Millennials are the leading advocates for bitcoin and other digital assets. According to a recent survey by a fintech news site, which polled 4,852 participants across 17 countries, over 51 per cent of millennials trust bitcoin more than big banks. The study also found that 59 per cent of millennials expect bitcoin to see mass adoption in the next decade, and 44 per cent expect to buy some in the next five years.
A different poll conducted on behalf of Blockchain Capital showed that roughly 18 per cent of millennials own some bitcoin. As a comparison, around 37 per cent of millennials own stocks, indicating their preference for bitcoin over traditional assets.
Based on the investment preferences of millennials, the upcoming wealth transfer is likely to be a long-term bullish catalyst for bitcoin.
As demand for bitcoin increases due to the factors discussed above, the supply is likely to be limited. Only 2.4 million coins are yet to be mined.
A recent analysis done by a blockchain analytics firm shows that only 19 per cent of the total outstanding bitcoins are actively traded. Over 60 per cent are held for long-term investment purposes and almost 20 per cent could be permanently lost.
A report from Glassnode confirms this data, showing that more than 60 per cent of available bitcoin hasn’t been moved in a year, a 4-year high.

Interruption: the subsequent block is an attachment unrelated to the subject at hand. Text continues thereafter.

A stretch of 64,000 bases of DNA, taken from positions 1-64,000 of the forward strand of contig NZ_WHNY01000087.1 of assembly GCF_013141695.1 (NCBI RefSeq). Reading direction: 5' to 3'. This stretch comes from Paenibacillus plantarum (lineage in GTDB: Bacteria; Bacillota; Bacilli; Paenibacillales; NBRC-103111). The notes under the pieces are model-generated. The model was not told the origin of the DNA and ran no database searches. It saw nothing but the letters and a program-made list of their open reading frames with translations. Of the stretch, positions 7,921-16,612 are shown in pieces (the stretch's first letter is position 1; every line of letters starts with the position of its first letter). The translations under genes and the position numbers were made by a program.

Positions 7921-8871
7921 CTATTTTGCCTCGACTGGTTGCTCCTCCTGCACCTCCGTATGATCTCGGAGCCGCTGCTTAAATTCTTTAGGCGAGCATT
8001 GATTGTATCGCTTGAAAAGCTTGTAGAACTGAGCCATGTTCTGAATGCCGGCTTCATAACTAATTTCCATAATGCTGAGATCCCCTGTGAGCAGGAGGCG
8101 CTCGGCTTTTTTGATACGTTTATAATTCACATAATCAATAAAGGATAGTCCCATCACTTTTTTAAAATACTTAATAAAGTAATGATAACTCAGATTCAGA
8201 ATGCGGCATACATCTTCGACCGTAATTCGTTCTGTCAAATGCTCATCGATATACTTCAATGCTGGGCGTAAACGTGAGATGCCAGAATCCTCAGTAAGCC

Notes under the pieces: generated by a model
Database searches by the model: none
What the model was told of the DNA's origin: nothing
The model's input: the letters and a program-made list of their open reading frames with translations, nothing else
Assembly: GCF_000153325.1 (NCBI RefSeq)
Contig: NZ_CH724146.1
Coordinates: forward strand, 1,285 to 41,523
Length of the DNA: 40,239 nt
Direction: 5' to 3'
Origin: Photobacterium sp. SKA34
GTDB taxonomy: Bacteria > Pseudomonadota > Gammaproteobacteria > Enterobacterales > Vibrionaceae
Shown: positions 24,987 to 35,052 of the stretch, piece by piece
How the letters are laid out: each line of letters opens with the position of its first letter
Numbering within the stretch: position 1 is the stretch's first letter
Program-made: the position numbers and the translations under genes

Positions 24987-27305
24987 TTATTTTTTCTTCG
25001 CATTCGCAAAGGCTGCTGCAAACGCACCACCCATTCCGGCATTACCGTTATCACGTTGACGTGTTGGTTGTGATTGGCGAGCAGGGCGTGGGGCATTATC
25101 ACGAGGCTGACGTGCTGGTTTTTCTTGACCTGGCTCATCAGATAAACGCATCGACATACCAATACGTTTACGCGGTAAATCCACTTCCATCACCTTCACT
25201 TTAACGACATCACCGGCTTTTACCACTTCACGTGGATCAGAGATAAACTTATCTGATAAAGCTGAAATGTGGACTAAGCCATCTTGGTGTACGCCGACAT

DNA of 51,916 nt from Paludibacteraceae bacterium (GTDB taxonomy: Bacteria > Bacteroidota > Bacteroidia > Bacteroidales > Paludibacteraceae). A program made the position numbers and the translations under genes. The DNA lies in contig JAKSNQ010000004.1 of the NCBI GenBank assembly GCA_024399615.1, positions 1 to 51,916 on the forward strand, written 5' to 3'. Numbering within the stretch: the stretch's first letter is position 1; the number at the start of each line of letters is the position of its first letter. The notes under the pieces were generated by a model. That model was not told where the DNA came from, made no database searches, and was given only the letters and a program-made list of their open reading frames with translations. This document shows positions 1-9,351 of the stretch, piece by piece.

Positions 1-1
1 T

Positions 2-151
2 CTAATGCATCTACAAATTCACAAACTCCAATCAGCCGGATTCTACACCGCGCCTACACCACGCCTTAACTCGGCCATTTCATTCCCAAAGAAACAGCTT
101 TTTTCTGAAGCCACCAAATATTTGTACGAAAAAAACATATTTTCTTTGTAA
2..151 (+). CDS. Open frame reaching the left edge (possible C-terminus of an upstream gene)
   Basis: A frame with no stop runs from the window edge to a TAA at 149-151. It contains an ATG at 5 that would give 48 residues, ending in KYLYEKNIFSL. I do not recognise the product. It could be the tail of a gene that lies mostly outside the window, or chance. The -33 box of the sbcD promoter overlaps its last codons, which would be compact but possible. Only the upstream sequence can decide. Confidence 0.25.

BTC predictions from analysts: will bitcoin continue to rise?
Bitcoin is a highly volatile asset and nearly impossible to predict. Many price forecasts over the years turned out to be wildly off the mark. How much will bitcoins be worth in the future is, therefore, anyone’s guess.
PlanB, creator of the highly accurate stock-to-flow bitcoin price model, last week suggested that the current S&P 500 level implies a BTC price of $18,000. His analysis is based on correlation and cointegration between the S&P 500 and bitcoin.
Research from Bloomberg noted that “Bitcoin is mirroring the 2016 return to its previous peak. That was the last time supply was halved, and the third year after a significant peak.” The analyst says that “Bitcoin will approach the record high of about $20,000 this year, in our view, if it follows 2016’s trend.”
Earlier this year, Tom Lee predicted that bitcoin prices would double in 2020, from around $7,000 at the end of 2019, and reach $25,000 by 2022.
Some are, of course, less bullish. Nouriel Roubini, a long-term bitcoin bear, reiterated his call that it is worthless, as recently as May.
While it might be clear that BTC is valuable, and fundamentals are supportive, most price predictions should be taken with a grain of salt.
If you think you are not ready to make long-term investment commitments, but still want to try to profit from the coin’s volatility, you can do so through contracts for difference (CFD).
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Read more: Most traded crypto in June 2020: are we in the altcoin season?